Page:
3. Fontan- This was the last of the three surgeries. Daicee was too small and frail to have this surgery until she was almost four. It should have been a nine hour surgery, but after thirteen hours, the doctor told her parents that he was going to have to close her up and that he did not think he had been successful. Daicee remained in the hospital, and the surgery was repeated three weeks later. She celebrated her fourth birthday there.
The little girl had been through four heart surgeries in four years and, of course, I had to ask what doctors accomplished with these surgeries.
“By the time you have these three procedures, doctors have taken the major artery to your heart, unhooked it from the heart, and attached it to the lungs so that the blood goes to the lungs first.
“Every heart surgery caused blood clots that caused strokes…and they caused damage each time. Daicee has extensive brain damage that people just don’t realize she has.”
It was at this point that I asked the hard question, hard because I’m a parent, and I know how protective we are of our children; however, I also know that those of you who read Daicee’s story need the knowledge that comes with it.
“Was Daicee born with complete mental faculties,” I finally managed to ask.
“She was, but with each surgery came more brain damage. The clots caused a lack of oxygen to the brain, and that caused damage. Stats show that 50% of those who have these surgeries will need some type of special education for developmental delays.”
In addition to the heart surgeries, Daicee had another surgery. She was three when it was determined that she had something called Chiari Malformation of the Skull. That just means that the base of her skull was too small and the spinal fluid couldn’t flow correctly. This caused her to be dizzy and run into things because her balance was so affected, something I can relate to easily.
As if all of this was not enough, Daicee began to have seizures after the first heart surgery. (She was on medication for the first year but was taken off of it when she was one. At three, Daicee had a seizure that lasted over 45 minutes, the first of many to come.) This was a tremendous problem because it took a while for doctors to find the meds that would work for her. In the meantime, little Daicee logged yet more flying hours as paramedics sent her back to Cook over and over until the proper medicine was discovered.
Today, Daicee is ten and the eighteen meds that came home with her from the hospital have dwindled until she in on only three: a baby aspirin, Prevacid (for a nervous tummy), and her seizure medicine, which will be discontinued this summer.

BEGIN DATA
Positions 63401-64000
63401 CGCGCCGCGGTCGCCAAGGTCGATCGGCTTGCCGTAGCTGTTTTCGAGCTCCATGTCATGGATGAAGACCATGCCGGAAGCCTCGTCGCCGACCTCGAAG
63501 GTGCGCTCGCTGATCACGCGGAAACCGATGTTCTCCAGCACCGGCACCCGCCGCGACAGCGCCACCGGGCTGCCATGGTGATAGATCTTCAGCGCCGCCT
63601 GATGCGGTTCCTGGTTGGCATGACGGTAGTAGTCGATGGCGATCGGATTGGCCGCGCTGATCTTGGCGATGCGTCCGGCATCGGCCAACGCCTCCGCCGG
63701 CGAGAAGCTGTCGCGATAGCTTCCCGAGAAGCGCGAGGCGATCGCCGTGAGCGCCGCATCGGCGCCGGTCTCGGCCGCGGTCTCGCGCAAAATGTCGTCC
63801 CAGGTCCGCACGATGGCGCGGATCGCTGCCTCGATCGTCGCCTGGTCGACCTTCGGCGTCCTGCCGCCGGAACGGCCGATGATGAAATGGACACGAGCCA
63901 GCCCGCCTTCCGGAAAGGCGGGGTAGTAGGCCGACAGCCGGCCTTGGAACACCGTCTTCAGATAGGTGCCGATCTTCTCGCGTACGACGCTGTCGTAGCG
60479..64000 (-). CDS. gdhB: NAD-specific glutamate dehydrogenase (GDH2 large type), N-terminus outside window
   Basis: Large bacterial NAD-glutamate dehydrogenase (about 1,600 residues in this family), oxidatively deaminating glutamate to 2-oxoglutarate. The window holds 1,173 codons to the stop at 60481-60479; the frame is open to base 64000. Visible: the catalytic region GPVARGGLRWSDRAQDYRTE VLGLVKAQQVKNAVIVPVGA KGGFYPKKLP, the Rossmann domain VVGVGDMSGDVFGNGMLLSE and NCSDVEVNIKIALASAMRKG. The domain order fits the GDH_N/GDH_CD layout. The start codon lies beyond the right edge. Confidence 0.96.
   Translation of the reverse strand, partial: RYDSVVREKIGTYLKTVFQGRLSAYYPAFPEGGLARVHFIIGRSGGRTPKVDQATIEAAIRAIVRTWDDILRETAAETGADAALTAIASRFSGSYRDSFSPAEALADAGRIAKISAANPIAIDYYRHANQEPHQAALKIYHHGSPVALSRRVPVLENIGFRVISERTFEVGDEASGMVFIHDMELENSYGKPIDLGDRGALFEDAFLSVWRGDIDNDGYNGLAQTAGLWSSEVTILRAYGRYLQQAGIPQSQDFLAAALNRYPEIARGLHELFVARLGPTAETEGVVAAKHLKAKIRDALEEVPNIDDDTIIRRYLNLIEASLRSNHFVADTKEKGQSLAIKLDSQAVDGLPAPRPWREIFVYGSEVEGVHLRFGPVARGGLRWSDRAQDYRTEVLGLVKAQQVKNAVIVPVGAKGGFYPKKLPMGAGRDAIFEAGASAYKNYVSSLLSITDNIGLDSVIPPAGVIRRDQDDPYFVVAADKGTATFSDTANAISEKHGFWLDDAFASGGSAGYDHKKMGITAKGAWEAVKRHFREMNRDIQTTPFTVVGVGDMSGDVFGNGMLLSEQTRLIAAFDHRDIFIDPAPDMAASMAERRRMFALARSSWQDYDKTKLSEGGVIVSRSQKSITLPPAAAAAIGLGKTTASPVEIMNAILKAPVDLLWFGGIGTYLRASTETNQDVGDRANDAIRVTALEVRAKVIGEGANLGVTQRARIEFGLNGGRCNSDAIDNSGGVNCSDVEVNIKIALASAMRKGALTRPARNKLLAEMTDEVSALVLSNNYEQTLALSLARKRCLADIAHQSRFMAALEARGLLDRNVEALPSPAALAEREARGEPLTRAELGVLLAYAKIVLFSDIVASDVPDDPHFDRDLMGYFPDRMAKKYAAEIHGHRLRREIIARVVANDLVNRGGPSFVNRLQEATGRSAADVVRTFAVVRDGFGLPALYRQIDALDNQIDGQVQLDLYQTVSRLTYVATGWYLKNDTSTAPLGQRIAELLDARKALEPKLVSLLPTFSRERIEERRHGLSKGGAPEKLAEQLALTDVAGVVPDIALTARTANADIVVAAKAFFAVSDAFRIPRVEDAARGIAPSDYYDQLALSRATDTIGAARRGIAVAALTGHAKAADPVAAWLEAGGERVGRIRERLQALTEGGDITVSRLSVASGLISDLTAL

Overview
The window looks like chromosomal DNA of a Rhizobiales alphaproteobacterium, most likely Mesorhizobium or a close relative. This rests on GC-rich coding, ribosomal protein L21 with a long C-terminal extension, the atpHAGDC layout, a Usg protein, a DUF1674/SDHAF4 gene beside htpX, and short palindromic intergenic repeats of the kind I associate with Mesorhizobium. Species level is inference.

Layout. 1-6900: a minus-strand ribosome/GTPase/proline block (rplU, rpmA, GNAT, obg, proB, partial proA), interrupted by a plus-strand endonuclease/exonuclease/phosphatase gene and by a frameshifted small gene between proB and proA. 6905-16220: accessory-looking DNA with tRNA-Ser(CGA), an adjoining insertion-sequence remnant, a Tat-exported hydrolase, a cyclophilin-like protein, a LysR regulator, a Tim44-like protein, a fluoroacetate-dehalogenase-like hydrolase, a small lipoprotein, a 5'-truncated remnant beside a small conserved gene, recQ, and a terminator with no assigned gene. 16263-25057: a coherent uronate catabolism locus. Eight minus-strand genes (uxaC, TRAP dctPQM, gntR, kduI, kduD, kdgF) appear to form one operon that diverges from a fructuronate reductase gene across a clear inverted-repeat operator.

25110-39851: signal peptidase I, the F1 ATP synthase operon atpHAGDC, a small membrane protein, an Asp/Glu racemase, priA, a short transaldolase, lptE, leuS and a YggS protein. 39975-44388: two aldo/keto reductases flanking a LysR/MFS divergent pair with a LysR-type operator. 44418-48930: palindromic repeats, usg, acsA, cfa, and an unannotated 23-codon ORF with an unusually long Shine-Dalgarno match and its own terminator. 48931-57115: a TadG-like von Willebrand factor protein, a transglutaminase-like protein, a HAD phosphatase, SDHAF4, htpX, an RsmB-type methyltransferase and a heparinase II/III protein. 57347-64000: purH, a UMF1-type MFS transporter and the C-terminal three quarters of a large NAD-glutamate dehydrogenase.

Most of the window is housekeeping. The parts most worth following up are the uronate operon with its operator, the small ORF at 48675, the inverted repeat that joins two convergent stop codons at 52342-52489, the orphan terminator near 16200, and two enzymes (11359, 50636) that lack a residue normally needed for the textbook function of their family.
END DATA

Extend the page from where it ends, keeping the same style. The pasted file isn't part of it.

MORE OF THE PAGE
“When we first came home from the hospital with eighteen different medicines, our world revolved around making sure with gave each medication at the right time. We also had to give two shots of Heparin each day to help thin her blood and cut down on the risks of clots. Its really hard to have to poke your baby twice a day and seeing the bruises all over her little legs.”
Again, came a hard question.
“So…where is Daicee now mentally?”
“Her teacher has done every single thing possible to help her learn to read, but she just can’t. She can write her name, write dog and cat, and that is about it. She can’t read at all, but her social skills are so good that most people just don’t realize any of this.
“Because of the way technology has exploded, I believe that she will be able to compensate. She loves music and art. Ninety-five per cent of what she knows is music oriented. If she is interested in it, she can learn it.
“One thing that I want people to realize is that 1 in 110 babies are born with some type of heart defect, and the number one killer of children is heart related. People just don’t realize this. We can save many lives by pushing to have a Pulse Ox test administered at the time of birth. Why this is not already done, I’m just not sure.”
There’s just no way to know what the future holds for mom and daughter. The oldest children who have had these surgeries are now in their early 30s so it’s just been too soon to know anything beyond that point. For now, Amanda keeps a philosophy that we all should adopt.
“When we wake up in the morning, if we are breathing, it’s gonna be a good day, and that’s how we live life.”
And herein it is that we find our message of hope. Sometimes when it seems that the sky has truly fallen, if we only hang on, we will come to realize that it didn’t fall at all….it only tilted for a while. Daicee is living, breathing, laughing, and loving proof of that.
If you would like more information on this subject, Amanda is glad for you to contact her. firstname.lastname@example.org